As a rule, if you see two recent works both using the same reference, it is far more likely that they're both drawing on a prior source than that one is referencing the other. Creativity is a branching process, spreading ever more outward. There are so many different creative works in modern times that the odds of any given two having direct, intentional links to one another are small, but they all draw on previous works, so the odds that they share a common link to something earlier are much greater.
Thanks. I see the logic; it was just me being over-eager I suppose. I also didn't realize the translation was so common (evidently my google-fu is weak). I just couldn't help but wonder...

Plus it's hard for me to keep in mind just how expansive popular culture is now compared to its literary roots; the scale can be difficult to wrap my mind around, so like most people I suppose I tend to constrict it and play in a bathtub rather than confront the ocean...
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Last edited by Deranged Nasat; January 31 2012 at 03:10 PM.
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Old January 31 2012, 04:00 PM   #202
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Re: So What Are you Reading?: Generations

Still on Harbinger (about two-thirds through), a quick note: There's a nod to Doctor Who in chapter 2, when Quinn uses a sonic screwdriver. Bam, that took me right out of the story - parodistic elements in a serious tale really hurt suspension of disbelief, IMHO. I actually had to stop for a minute and convince myself that maybe, maybe a sonic screwdriver is a valid item of Trek technology.

Other than that admittedly minor quibble, I'm quite intrigued so far, though. There's no doubt I'll move past book one into the rest of the series.
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Old January 31 2012, 04:05 PM   #203
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Re: So What Are you Reading?: Generations

Sho wrote: View Post
Still on Harbinger (about two-thirds through), a quick note: There's a nod to Doctor Who in chapter 2, when Quinn uses a sonic screwdriver.
Unless "sonic screwdriver" is an established literary phrase with roots in the Bible, coincidentally used by unconnected modern works.
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Old January 31 2012, 04:55 PM   #204
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Re: So What Are you Reading?: Generations

Actually there was a canonical reference to a device called a "sonic driver" in TNG: "The Naked Now."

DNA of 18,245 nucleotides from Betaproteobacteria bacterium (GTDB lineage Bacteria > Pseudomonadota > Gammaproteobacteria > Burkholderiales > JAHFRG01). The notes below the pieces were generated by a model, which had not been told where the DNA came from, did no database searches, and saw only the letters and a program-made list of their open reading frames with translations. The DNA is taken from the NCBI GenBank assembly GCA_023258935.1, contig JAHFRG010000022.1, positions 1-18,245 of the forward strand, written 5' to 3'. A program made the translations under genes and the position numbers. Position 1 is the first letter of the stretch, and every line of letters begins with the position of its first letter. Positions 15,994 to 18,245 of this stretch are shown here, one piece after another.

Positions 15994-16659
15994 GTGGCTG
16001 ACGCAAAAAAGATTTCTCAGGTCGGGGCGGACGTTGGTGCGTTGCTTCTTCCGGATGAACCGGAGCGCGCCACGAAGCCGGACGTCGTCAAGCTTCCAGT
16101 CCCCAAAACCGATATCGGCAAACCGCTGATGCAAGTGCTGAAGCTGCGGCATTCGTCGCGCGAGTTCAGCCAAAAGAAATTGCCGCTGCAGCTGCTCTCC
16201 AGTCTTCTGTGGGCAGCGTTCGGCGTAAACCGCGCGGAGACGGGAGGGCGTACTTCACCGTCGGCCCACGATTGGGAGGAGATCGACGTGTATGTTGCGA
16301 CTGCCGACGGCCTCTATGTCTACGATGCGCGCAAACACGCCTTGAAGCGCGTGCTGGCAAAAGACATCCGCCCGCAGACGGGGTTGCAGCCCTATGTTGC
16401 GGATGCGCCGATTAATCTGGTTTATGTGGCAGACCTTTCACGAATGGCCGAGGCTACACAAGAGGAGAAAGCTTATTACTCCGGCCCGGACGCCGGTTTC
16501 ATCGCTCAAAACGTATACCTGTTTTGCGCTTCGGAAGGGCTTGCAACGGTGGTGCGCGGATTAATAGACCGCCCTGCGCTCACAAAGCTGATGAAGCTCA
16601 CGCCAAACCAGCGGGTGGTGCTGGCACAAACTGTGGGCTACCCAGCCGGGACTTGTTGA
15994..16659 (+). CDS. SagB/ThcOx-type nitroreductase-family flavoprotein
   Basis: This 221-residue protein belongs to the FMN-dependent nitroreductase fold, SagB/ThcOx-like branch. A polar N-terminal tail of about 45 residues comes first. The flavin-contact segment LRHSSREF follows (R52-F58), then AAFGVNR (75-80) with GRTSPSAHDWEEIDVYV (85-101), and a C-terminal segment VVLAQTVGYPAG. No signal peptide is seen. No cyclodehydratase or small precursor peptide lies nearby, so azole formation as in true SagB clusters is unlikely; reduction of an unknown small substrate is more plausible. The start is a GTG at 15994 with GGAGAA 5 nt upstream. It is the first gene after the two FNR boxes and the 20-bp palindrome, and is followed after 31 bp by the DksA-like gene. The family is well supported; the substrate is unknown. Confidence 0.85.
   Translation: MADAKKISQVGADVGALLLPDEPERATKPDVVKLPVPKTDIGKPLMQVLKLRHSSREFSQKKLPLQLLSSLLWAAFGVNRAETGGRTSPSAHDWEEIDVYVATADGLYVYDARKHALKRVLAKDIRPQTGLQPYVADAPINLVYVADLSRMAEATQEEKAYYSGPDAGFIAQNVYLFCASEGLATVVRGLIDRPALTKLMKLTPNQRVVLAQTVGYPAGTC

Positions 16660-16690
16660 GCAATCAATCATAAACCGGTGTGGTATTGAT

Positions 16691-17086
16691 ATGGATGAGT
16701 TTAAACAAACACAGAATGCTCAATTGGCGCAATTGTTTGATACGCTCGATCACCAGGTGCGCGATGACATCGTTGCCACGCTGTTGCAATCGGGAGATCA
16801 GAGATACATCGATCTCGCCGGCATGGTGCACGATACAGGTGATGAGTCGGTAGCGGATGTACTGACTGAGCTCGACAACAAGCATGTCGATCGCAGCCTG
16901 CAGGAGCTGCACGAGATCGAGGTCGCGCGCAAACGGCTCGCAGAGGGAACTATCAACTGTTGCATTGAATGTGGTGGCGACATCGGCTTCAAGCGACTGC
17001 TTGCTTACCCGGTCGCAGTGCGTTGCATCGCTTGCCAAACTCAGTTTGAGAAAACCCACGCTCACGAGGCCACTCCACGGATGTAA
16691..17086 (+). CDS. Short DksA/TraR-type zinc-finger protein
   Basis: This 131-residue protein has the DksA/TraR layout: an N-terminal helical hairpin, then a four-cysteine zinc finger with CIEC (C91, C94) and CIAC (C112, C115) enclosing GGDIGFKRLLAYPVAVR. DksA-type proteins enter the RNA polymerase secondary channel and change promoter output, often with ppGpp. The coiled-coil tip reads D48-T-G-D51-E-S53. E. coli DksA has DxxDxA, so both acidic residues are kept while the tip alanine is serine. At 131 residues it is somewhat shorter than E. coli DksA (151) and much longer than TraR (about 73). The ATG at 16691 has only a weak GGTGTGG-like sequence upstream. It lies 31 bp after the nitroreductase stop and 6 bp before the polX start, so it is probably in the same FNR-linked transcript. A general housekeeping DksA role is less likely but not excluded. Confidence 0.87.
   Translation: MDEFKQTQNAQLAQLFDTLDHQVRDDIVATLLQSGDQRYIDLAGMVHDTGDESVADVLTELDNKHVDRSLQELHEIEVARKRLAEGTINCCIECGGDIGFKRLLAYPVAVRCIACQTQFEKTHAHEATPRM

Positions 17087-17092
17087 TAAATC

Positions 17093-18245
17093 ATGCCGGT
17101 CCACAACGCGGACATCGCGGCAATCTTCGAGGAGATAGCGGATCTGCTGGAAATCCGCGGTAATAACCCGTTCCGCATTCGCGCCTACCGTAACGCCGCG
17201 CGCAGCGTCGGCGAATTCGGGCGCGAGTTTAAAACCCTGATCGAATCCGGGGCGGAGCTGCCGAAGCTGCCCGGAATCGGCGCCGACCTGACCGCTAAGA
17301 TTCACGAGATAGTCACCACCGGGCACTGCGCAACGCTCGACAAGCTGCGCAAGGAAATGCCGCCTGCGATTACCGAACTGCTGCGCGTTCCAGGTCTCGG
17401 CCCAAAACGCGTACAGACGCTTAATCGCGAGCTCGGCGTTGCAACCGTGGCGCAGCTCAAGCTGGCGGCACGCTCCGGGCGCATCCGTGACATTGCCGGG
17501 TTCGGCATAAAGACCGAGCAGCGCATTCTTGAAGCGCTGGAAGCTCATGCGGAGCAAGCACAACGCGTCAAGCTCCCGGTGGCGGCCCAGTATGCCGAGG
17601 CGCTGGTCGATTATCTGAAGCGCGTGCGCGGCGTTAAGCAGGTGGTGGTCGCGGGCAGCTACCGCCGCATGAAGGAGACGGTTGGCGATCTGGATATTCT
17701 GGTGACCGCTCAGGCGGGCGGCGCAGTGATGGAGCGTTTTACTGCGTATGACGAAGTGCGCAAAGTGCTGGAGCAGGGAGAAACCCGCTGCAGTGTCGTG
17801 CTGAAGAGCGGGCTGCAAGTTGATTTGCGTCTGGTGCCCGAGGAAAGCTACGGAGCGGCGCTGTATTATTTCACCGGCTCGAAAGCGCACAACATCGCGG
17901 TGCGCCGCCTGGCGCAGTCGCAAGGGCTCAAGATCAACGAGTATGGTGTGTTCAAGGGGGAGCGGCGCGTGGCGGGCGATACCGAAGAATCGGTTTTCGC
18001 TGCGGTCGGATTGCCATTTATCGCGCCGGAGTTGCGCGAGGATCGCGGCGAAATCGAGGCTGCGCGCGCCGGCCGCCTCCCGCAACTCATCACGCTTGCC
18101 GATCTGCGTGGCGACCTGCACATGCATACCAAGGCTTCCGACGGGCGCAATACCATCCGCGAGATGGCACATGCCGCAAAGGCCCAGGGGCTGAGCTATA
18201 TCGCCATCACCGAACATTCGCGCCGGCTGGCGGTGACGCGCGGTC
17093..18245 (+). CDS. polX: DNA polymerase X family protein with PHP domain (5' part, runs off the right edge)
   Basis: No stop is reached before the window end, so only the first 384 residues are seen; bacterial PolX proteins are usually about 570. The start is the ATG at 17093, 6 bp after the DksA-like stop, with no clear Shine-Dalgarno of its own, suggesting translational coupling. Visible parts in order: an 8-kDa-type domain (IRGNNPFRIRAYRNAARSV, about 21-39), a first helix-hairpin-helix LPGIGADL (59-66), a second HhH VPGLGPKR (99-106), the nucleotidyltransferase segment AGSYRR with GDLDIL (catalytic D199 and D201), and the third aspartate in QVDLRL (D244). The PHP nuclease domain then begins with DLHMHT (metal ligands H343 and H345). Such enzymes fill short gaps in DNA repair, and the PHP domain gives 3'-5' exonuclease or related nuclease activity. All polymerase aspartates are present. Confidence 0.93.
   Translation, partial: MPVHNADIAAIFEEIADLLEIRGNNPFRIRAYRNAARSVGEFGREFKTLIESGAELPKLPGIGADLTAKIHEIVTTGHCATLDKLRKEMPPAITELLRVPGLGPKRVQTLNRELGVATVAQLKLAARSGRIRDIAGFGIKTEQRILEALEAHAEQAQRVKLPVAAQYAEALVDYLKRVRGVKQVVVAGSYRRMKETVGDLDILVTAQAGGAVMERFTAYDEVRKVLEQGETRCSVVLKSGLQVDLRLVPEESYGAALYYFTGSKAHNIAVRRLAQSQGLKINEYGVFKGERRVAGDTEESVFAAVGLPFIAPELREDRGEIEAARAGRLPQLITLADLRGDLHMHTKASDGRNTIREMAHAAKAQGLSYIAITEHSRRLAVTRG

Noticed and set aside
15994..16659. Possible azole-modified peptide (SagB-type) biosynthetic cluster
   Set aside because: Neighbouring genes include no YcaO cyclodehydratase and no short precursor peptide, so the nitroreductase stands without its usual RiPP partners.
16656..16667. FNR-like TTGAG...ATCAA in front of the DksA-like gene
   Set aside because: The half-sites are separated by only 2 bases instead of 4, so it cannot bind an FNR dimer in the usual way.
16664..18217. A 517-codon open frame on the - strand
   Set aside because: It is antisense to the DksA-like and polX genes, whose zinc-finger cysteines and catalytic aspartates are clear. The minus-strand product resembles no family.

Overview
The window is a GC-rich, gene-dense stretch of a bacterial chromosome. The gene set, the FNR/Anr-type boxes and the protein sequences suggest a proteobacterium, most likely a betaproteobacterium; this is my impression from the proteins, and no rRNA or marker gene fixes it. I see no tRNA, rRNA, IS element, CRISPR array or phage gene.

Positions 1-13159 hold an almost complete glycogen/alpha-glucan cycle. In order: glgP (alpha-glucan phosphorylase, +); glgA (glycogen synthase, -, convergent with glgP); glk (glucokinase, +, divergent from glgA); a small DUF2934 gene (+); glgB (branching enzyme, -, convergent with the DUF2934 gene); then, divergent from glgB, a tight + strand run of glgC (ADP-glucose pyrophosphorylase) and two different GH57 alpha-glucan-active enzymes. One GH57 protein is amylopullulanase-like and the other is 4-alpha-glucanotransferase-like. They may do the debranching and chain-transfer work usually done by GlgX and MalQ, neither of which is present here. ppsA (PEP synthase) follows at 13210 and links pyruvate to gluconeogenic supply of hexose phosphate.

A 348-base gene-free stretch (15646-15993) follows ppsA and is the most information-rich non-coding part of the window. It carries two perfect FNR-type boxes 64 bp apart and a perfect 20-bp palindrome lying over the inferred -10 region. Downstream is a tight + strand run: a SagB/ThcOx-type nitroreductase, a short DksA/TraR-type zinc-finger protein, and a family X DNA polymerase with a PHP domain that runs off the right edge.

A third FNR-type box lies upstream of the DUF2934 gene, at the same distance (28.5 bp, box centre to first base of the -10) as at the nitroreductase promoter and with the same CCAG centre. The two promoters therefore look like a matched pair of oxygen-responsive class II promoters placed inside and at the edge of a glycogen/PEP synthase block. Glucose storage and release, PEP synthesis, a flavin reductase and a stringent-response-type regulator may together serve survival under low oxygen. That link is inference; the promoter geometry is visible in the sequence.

And really, is it any worse than the references to a "flux capacitor" in "Hollow Pursuits" and "What You Leave Behind"? Or the gajillion Buckaroo Banzai and Dirty Pair references hidden in Okudagrams and technobabble over the years?
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Old January 31 2012, 05:07 PM   #205
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Re: So What Are you Reading?: Generations

It's not - my reaction tends to be the same whenever I catch a reference (in fact this is the second time Mr. Mack got out the old 'driver - he did it in Wildfire as well). A Doctor Who reference collides with a fresher imprint though, considering it's actively airing and popular. It's perhaps a bit easier to pass over a nostalgic reference after all.

Who knows, perhaps the truth is this: Back in the 21st century a Starfleet engineer particularly well-versed in human entertainment of yesteryear decided to nick-name a favorite tool sonic screwdriver in reference, and the name just kind of stuck.
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Old January 31 2012, 05:07 PM   #206
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Re: So What Are you Reading?: Generations

you missed the Star Wars reference to 'hydrospanner' sho...
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Old January 31 2012, 05:10 PM   #207
Sho
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Re: So What Are you Reading?: Generations

Indeed I did . Never was a big Wars fan ...

Anyway, let's be clear that this sort of stuff isn't really a dealbreaker to me of course, but it is distracting in the moment.
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Old January 31 2012, 05:59 PM   #208
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Re: So What Are you Reading?: Generations

Just finished The Mephisto club by Tess Gerritsen. Next up, Rings of Time by Greg Cox
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Old January 31 2012, 06:20 PM   #209
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Re: So What Are you Reading?: Generations

Yeah, I agree the pop-culture references can be distracting. The "flux capacitor" references particularly bug me, because it's a term that makes no sense. Flux means flow, while a capacitor is a device that stores an unmoving charge. So it's an oxymoron.

At least for the "sonic driver" or screwdriver, there's some legitimate scientific basis for the idea. So it can kind of work as a credible term for a device in a different fictional universe than the one where it originated.

Oh, and the cross-references go the other way too sometimes. The term "cloaking device," which originated in Star Trek, was used for the TARDIS's chameleon circuit in the 1996 Doctor Who TV movie (by the Doctor) and in the 2005 DW episode "Boom Town" (by Rose).
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Old January 31 2012, 06:31 PM   #210
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Re: So What Are you Reading?: Generations

Christopher wrote: View Post
Yeah, I agree the pop-culture references can be distracting. The "flux capacitor" references particularly bug me, because it's a term that makes no sense. Flux means flow, while a capacitor is a device that stores an unmoving charge. So it's an oxymoron.
Could we pretend its a type of capacitor invented by, say, the great Zaranite engineer Dr. Flux? Curse intention; if it makes more sense that way...